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Sage A Bit More 2 Slice Review

Verdict

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Pros

  • Tasty toast
  • Nice features
  • Extra-wide slots

Cons

  • Pricey for 2 slots
  • Inconsistent results

Key Specifications

  • Review Price: £79.99
  • 2 slots
  • 20 x 27 x 19cm
  • 100cm cable

The Sage A Bit More 2 Slice is a boxy two-slice toaster with a couple of cute fancy features. You can peek at progress, pop it back on to toast for a bit more time and it beeps when it’s done.

The results are very tasty and evenly cooked, but it doesn’t automatically adjust toasting time when the toaster is already hot – a feature offered by some other premium toasters.

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The Sage has a boxy design in brushed stainless steel. The lines are clean and a bit industrial. It looks like it means business.

Browning controls are a slider, from 1-5 and anywhere in between. These apparently translate to 12 different levels of browning. The strip of lights above the give a visual indicator of how much time is left.

Above this are four buttons: A Bit More, Crumpet/Fruit Loaf that promises extra heat to the middle elements, Frozen, Cancel. There’s no button for reheating toast.

You can push the lever up at any time to inspect, without halting toasting, and there’s a high lift for reaching small stuff.

The power cable is an excellent 1m long from the back and there’s cable management underneath to store any excess.

There’s an audible alert when your toast is done. This can be set to high or low volume or muted.

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Sage A Bit More 2 Slice 2

I toasted one slice of white bread vertically and one horizontally to test evenness, on a middling browning setting of 3.

The Quick Look feature is handy because you don’t need to cancel and reset the toaster and risk burning your toast by putting it on a second time. It doesn’t feel like a hi-tech feature, though – it’s more reminiscent of an old-school Dualit.

Sage A Bit More 2 Slice 6

Toast took 2 minutes 40 seconds and was cooked perfectly, very even. The vertical slice was great too, with less than 1cm at the top only slightly underdone. Toast texture was perfect: crisp on the outside but not dried out

Slots are an impressive 4cm wide, narrowing to less than 2cm to grip toast. The Crumpet/Fruit Loaf button seems to be equivalent to everyone else’s bagel button. Has Sage done focus groups and decided that crumpets and fruit loaf are more popular? It heats just the middle elements.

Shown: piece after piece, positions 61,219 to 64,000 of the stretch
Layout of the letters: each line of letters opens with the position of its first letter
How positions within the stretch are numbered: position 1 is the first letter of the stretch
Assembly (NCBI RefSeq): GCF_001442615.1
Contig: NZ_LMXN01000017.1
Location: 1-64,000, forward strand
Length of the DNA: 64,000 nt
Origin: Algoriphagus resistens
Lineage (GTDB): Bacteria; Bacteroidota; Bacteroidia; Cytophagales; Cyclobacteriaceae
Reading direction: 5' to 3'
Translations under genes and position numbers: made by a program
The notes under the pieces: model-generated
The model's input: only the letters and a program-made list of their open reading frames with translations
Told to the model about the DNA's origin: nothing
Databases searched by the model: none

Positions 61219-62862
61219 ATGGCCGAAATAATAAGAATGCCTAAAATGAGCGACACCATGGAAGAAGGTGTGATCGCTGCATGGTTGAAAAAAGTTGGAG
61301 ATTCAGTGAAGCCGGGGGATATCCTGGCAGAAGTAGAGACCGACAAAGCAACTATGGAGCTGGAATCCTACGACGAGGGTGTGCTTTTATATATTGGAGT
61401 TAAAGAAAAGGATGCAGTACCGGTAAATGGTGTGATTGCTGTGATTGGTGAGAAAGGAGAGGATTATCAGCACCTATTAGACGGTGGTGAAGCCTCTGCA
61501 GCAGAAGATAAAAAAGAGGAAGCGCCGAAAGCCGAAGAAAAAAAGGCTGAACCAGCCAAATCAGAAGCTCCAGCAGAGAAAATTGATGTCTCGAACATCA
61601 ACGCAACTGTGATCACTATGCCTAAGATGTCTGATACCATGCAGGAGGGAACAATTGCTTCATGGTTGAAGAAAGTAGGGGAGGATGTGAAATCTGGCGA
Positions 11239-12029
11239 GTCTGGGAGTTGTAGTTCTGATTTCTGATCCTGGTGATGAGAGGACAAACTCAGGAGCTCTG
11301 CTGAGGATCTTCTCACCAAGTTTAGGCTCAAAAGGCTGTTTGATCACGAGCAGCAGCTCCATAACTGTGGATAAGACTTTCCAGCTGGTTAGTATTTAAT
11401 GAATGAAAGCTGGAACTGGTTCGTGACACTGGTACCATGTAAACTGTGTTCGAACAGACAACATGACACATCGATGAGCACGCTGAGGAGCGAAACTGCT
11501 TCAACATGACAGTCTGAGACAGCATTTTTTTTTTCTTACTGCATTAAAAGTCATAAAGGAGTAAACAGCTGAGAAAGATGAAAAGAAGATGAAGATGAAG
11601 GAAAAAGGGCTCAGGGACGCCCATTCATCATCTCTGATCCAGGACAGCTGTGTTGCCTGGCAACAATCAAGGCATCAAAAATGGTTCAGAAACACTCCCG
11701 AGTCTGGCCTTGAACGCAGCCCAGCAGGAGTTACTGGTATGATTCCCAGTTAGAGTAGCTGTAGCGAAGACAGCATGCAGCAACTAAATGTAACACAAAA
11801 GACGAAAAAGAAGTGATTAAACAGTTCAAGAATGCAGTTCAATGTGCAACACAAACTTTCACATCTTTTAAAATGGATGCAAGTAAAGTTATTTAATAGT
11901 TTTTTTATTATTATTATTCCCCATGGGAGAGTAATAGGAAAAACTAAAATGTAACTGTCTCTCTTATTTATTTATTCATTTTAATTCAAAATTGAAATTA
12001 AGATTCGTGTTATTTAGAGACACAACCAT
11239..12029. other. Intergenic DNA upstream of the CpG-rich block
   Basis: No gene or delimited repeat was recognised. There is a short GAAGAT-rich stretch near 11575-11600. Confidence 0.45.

Again crumpets were very well cooked, a sense of crispness on the outside but softness inside. Impressive.

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The Quick Look idea is good, because you don’t need to stop the toasting cycle. Conversely, if your toast is underdone then Sage’s signature A Bit More button does exactly what you’d wish for: popping it back on for a short time to finish the job.

The high lift isn’t great, though – it only brings your toastables 1.5cm higher. This is fine for grabbing small stuff, but not high enough to properly see how toasting is progressing when you do a Quick Look.

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I tried a bagel using the Crumpet/Fruit Loaf button too, immediately after the crumpet. They were definitely cooked on one side only, but overdone. The Sage doesn’t take temperature into account and reduce cooking times for consistent results. Also because the toast isn’t ejected very high when done, it sits there beside the still-hot elements and continues to brown if you don’t remove it promptly.

The beep at the end of the toasting cycle is handy but it happens at the exact same time as the toast popping up, so the sound is masked. It would be better if it beeped a second earlier or later.

The brushed steel finish is pleasantly impervious to fingerprints and a good, wide crumb tray comes out of left-hand side. The outside walls remain very cool after toasting.

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Sage A Bit More 2 Slice

This is a decent toaster that boasts some clever features. But there are other toasters like the Dualit 4 Slot Lite and Hotpoint TT 44E UP0 with built-in intelligence that perform even better by reducing toasting time if the toaster is already hot.

The best two-slot toaster we’ve tested is the KitchenAid Artisan, but it’s very pricey. If you’re open to the idea of a four-slot toaster than the Dualit and Hotpoint are our favourites, or maybe the Morphy Richards Rose Gold Toaster if you’re on a budget.

The Sage has some clever features and makes very tasty toast.

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